Making Silk

How is silk processed?  Or rather, how did the processing of silk come to be?  I know the legend, but what part of that is truth, and what part is pure myth?  In all likelihood we will never truly know, being that time travel remains in the realm of science fiction.  So lets explore how silk is cultivated today instead.

First up in the process is raising the silkworms.  Bombyx mori is the species used for cultivated silk, but truly, there are many species which produce silk, and not just moths: bees, wasps, ants, silverfish, mayflies, thrips, leafhoppers, beetles, lacewings, fleas, flies, and midges, not to mention many species of spiders, all produce silk.[1]  While the Bombyx mori initially was as wild as the rest of them, thousands of years of selective animal husbandry has left them almost entirely dependent on humans, as their life cycle, already very short, is marked by breeding, laying eggs, and dying shortly after, with no flight in between; all that in breeding has left the moths incapable of flight.  The Bombyx mori is fed a diet exclusively consisting of mulberry, and when the worms (really the moth pupae) are all eating, it can sound like a heavy rainfall on a tin roof.  While in this stage, the pupae eat and poop constantly…just like babies.  At their largest, the pupae reach a length of almost 2 inches.  At the end of 4 weeks, the pupae are ready to cocoon themselves, and are moved to special trays which make harvesting them easy.

Harvesting the silk involves killing the cocooned bug, either by dipping it in boiling water, or piercing the cocoon with a needle.  Then the unreeling can begin.  What was it about the Bombyx mori that made THIS the species of choice when silk began to be cultivated? Probably the ease with which the threads are unreeled.  While still held together by fibroin and sericin, for whatever reason, this cocoon unreels quicker than other bug cocoons.  While the other silks can be unwound, the process of cracking through the protein shells damages the filaments, often producing inferior silks.  Note:  This is changing as advances in technology have allowed for new demineralization processes that allow for stripping the protein shell while leaving the filaments undamaged, which is exciting news in the world of silk, if almost a decade old at this posting[2]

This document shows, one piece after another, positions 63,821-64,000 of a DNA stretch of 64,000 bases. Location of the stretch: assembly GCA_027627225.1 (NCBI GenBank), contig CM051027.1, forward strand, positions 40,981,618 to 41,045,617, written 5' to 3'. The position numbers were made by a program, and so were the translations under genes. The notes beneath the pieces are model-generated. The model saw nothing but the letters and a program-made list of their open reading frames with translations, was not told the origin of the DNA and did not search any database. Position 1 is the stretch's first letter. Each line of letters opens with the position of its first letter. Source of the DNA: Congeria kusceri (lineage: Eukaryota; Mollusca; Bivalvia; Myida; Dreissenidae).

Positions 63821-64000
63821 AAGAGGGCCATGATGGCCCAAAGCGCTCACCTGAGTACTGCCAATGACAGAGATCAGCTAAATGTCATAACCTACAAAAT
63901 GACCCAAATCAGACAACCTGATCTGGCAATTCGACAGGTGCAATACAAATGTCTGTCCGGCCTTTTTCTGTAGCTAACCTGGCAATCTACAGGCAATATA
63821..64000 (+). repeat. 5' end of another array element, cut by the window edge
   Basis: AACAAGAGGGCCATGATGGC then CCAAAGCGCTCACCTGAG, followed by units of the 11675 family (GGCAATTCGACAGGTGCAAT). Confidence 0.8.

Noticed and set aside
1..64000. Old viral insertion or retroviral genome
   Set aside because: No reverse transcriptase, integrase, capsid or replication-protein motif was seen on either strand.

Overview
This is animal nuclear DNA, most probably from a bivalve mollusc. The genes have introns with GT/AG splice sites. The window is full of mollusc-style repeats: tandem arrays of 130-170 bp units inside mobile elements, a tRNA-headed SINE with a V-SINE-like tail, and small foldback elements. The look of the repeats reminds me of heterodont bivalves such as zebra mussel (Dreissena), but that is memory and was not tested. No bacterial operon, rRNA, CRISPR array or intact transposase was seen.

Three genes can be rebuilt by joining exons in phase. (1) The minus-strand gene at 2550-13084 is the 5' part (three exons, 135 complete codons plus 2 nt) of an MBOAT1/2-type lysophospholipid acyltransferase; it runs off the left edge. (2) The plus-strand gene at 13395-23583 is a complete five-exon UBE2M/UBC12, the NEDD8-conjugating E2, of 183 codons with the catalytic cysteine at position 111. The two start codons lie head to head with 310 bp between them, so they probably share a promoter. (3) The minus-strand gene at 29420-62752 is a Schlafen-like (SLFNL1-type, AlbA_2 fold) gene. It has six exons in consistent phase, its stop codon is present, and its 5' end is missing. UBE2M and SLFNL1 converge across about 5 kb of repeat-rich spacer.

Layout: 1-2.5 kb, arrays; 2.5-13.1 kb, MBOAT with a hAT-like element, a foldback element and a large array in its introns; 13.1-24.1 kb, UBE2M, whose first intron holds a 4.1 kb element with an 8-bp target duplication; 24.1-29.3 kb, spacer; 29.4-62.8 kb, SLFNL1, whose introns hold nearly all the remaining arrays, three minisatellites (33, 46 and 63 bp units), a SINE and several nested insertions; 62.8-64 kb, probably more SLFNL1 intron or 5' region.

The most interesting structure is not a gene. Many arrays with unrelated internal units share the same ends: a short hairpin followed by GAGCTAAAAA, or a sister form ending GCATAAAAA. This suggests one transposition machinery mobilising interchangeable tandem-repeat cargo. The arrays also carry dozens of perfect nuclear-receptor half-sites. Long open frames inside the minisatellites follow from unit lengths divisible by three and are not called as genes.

Steps three through five are universal to textile production.  Step three can as easily be pushed to the end, depending on what the end product will look like.  Step three is dying the silk filaments; however, if the end piece is to be all one color, it’s just as likely that the silk is woven natural color, then dip dyed after the fact.  Step four is spinning the filaments in to the thread which is then woven in to the fabric in step five. 

So those are the steps needed to cultivate silk today.  Next week, we’ll explore how this process might have been discovered, by design or by accident, 8500 years ago.

[1] Sutherland TD, Young JH, Weisman S, Hayashi CY, Merritt DJ (2010). "Insect silk: one name, many materials". Annual Review of Entomology55: 171–88. doi:10.1146/annurev-ento-112408-085401PMID 19728833